American Poetry Since 1950
Eliot Weinberger's anthology, which attempts to establish a certain poetic lineage which he terms the heirs to the "great Modernists (William Carlos Williams, Ezra Pound and H.D.)" was originally published in Mexico for an audience mostly unfamiliar with American poetry of the mid- to late twentieth century. It presents generous selections from thirty-five poets in chronological order, starting with Pound and H.D. and ending with Michael Palmer and Susan Howe. Weinberger favors the longer poem and the unexpected choice over each poets' more commonly anthologized pieces, so this particular selection of poems can be rewarding for the reader otherwise familiar with these writers.
The debate surrounding American Poetry Since 1950 after its American publication was sparked by a scathing review of the anthology in a 1994 American Poetry Review by John Yau. Yau declares Weinberger’s allegiance to Pound, especially in the attention paid to Pound's "Cathay" in the closing essay of the anthology, highly problematic, considering Pound's treatment of his Chinese subjects as stereotypically "exotic". Yau also dismisses Weinberger's selection of poets, asserting that he favors male white poets over the diversity of contemporary writers. In an interview for Jacket magazine, Weinberger defends his choices:
At the time I edited the book, in the early 90s, there was no anthology that generally included these poets, and many of them had never been in a major anthology at all.... The problem with anthologies is that they are intended for people who don't know the turf--as a way of pointing them to the books by the individual authors--but they are reviewed by experts, who merely scan the table of contents and read the introduction. Worse, an anthology is the only book that is judged by what it is not. In my case, as there are around 8000 poets in the Directory of American Poets, this meant that I had 'omitted' about 7965 of them. Every single review listed some 30 to 50 poets who should have been included--even if this would have meant a book of 1500 pages... A year later there were two mammoth anthologies--by Paul Hoover and Doug Messerli--whose contents pages made reviewers happier, though I found them reference books and not anthologies. Something to refer to, not to read.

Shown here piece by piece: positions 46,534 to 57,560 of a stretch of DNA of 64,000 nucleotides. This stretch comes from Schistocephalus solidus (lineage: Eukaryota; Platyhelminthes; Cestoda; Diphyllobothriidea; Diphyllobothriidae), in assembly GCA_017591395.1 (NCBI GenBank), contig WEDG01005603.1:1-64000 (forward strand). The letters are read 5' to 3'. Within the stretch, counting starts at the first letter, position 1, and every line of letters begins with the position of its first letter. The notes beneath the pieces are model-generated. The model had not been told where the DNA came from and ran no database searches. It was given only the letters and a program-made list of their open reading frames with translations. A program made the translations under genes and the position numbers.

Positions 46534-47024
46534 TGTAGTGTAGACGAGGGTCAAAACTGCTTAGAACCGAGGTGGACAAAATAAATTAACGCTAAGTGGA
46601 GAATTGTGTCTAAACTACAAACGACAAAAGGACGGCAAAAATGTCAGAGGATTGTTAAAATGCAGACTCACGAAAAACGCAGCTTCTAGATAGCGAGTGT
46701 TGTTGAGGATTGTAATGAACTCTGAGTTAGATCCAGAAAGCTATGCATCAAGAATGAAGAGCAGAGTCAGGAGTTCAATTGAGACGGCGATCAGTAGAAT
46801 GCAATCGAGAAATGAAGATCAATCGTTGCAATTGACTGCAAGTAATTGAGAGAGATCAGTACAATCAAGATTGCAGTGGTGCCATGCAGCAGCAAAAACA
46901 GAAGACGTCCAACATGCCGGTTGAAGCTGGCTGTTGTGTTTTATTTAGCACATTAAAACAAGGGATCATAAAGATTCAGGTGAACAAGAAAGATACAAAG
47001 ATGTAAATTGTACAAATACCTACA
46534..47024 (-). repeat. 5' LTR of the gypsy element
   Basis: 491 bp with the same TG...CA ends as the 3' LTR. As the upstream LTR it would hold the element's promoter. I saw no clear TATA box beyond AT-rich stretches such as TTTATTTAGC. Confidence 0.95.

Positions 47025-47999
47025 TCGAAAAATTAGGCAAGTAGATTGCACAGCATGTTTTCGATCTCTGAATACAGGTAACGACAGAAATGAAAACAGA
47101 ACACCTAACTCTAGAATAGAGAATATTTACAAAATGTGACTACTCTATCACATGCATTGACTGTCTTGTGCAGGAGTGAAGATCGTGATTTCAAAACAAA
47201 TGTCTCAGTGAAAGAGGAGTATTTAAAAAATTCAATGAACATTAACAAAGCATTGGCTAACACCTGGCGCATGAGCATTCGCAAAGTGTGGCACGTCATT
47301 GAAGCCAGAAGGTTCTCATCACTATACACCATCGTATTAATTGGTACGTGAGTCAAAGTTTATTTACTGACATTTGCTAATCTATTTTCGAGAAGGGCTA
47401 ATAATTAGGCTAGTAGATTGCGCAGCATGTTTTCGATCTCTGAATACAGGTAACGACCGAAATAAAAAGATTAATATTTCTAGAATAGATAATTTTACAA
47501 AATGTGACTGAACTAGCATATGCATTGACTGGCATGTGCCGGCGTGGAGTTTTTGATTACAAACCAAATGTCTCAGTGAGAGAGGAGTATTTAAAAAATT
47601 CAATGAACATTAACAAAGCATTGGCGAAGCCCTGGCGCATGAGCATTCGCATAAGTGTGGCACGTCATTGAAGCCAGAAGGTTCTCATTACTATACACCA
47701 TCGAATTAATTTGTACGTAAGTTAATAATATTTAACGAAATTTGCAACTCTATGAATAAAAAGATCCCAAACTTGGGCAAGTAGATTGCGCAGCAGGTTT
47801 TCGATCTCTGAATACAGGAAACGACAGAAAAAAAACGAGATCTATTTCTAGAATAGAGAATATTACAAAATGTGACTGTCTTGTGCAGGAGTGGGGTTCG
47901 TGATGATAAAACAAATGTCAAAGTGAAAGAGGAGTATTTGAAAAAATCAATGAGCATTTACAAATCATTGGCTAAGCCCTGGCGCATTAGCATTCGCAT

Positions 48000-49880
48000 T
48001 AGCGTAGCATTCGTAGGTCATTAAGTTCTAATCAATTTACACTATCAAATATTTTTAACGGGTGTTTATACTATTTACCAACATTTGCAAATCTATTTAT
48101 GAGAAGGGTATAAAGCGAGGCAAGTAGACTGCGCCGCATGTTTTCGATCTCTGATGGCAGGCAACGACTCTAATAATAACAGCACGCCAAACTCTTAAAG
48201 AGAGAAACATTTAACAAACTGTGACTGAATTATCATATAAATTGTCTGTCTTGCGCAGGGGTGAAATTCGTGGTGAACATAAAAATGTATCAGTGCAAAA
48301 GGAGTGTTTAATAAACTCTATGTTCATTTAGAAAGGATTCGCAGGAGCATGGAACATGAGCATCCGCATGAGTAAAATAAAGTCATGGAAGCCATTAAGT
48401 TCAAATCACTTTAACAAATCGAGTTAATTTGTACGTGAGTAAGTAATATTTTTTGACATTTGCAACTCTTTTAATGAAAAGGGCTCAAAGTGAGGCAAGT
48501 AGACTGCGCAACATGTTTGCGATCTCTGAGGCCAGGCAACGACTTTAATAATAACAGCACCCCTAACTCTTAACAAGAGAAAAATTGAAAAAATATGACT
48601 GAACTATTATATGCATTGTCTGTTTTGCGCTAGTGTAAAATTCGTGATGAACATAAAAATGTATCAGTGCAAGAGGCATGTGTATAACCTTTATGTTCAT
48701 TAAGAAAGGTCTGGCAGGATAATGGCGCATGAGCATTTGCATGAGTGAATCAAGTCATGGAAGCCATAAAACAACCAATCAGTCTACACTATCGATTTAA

These remarks raise important question for anthologizers--which are more useful to the reader: large omnibus collections or smaller less-intimidating books, even if a smaller selection runs the risk of omitting important voices? In American Poetry Since 1950, Weinberger opened himself up for criticism on many fronts, but he has created an intriguing collection of poems in a more manageable format.
Weinberger, Eliot, ed. American Poetry Since 1950: Innovators and Outsiders. (1993) Marsilio Publishers.